- UNICEF has launched a global media campaign to raise awareness
- Mothers say their crops were lost and they have no money for food
- One mother say she had to feed grass to her son, who then died
- A UNICEF official says now is the last chance to act
The Arabic nomads in central Chad always have moved from place to place, following the rains with their camels and cattle. But in that parched stretch of Africa, some nomads have stopped moving, saying the droughts now come too often.
Chad is one of eight countries on the Sahel, a belt of arid land that stretches across Africa below the Sahara Desert. The region has always been prone to drought, but residents and aid workers say this year is the worst they've known.
The situation has prompted the United Nations Children's Fund (UNICEF) to launch a global social media campaign to raise awareness about the region's children, who are now in urgent need of food aid.
One of those children is an 18-month-old boy named Goni, who lies in a nutritional center, his hands bandaged so he doesn't pull out the feeding tube that keeps him alive. His mother, Saidi Mohamed, sits next to him in despair.
"This year, I didn't harvest anything. Even the seeds didn't grow. We couldn't even eat the seeds because everything was lost," says Mohamed.
Like others at the center, Mohamed used to depend on money sent by relatives working in Libya -- but when the revolution took place there last year, her family fled and the help disappeared. Now, she can't afford food at the market because the prices have risen so high.
"I have some hope because my child is feeling better," Mohamed said. "When he arrived, he couldn't even open his eyes. (But) when he recovers fully, I will have no other option but to go back to our village."
Across the Sahel, the crops have failed and hunger and malnutrition loom large. UNICEF says more than 10 million people are in danger of starving to death, and that 1 million children are at risk of malnutrition.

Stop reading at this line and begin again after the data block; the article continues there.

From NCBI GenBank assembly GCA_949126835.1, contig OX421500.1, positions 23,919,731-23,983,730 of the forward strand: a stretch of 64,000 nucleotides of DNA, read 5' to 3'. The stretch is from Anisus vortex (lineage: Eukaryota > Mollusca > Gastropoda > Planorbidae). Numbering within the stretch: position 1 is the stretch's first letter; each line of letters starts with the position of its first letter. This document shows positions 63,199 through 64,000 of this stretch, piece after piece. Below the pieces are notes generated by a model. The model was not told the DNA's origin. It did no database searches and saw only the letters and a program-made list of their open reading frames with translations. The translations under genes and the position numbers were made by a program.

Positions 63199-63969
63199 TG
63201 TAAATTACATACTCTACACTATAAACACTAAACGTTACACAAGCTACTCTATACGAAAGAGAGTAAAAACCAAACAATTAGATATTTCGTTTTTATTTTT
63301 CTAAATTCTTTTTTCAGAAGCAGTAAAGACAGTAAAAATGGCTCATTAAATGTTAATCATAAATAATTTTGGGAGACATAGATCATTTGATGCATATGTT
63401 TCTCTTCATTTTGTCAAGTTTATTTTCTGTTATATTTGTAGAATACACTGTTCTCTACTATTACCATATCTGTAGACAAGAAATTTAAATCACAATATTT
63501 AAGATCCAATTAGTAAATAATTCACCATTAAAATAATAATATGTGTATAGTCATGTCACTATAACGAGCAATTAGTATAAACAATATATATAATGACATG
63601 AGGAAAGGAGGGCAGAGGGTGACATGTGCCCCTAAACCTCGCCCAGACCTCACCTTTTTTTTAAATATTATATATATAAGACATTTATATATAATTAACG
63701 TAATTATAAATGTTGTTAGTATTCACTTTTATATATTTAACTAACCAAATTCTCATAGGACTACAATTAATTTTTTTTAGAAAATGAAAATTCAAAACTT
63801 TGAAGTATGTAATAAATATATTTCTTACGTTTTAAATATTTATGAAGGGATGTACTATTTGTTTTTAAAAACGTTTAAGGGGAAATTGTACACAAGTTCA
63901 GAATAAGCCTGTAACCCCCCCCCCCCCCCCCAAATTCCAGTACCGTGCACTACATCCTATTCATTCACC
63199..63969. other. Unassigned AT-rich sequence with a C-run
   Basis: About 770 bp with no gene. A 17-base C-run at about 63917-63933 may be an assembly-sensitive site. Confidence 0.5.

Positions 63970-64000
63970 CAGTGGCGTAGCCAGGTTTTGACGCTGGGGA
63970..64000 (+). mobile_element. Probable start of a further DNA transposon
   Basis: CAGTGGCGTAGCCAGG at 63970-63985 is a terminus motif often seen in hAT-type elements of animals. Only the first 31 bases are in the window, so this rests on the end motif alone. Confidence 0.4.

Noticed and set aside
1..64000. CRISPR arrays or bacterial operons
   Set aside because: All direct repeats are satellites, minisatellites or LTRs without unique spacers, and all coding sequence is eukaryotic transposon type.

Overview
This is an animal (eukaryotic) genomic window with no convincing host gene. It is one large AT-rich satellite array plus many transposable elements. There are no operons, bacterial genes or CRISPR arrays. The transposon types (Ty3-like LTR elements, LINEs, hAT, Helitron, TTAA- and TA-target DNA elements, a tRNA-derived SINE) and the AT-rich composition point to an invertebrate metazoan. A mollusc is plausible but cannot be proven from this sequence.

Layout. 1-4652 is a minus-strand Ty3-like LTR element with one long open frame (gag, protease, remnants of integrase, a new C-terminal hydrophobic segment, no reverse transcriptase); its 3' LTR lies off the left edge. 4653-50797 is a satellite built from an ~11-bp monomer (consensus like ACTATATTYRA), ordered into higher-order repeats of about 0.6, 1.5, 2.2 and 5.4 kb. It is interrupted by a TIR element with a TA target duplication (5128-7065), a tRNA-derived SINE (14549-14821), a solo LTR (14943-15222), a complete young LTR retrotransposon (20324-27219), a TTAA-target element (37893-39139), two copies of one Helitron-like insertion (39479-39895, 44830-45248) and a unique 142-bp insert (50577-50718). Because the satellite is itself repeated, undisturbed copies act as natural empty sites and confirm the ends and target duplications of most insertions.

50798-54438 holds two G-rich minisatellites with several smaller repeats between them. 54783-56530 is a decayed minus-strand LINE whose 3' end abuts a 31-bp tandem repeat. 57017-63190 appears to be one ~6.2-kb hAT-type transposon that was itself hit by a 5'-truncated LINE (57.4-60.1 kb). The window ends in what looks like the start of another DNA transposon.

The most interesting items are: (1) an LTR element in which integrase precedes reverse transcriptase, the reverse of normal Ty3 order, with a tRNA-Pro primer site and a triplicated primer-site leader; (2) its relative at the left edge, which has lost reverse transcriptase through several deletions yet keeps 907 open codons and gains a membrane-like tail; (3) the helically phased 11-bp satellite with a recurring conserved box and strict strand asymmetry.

Halima Adoum says she had to watch her son die because he didn't have enough to eat. After locusts and droughts destroyed her crops, she wasn't able to pay for food.
Adoum resorted to feeding grass to her 4-year-old son Ahmed, who then died.
"When my son died, I was in shock. I was just in shock," Adoum said.
She said she has nothing for her remaining four children. Her one thought is of getting by.
"Every day, I am just thinking, 'How am I going to get food?' Again and again, 'How am I going to get food? How am I going to get food?'"
The crisis was set in motion last year with a lack of rains and drought, and it has grown worse because the drought has continued, UNICEF officials say.
With less food being grown, people are starting to sell their personal belongings and livestock so they get by in the coming weeks -- but that doesn't take care of their needs long-term, said UNICEF Executive Director Tony Lake, who spoke to CNN on a dry plain in Banda, south of Chad's capital, Ndjamena.
Rising food prices are another problem. And Mali, another country in the Sahel, is coping with thousands of refugees after a military coup there last month.
Lake said it's clear the region is on the threshold of a crisis and that now is the last chance to act.
"If you have an earthquake, or if you have a flood, you don't have much in the way of advance warning -- a little with a flood, none with an earthquake -- so you have to respond as quickly as you can," he said. "Here we know it's coming. Here, there's absolutely no excuse."
UNICEF's campaign, called #SahelNOW, asks users on Facebook, Twitter and other social media to post messages to spread word of the problem and raise funds for affected children.
The fund hopes to raise $120 million to treat and feed the region's children. At this point, UNICEF says it has about $30 million on hand.
In Chad alone, more than 6 million people have been affected by the crisis, with 3.5 million of them younger than 18. An estimated 127,300 children under age 5 are already suffering from severe acute malnutrition, UNICEF says.
The country also has the highest numbers of polio cases in Africa and is dealing with a meningitis outbreak, diseases that could complicate children's needs amid the crisis, the organization says.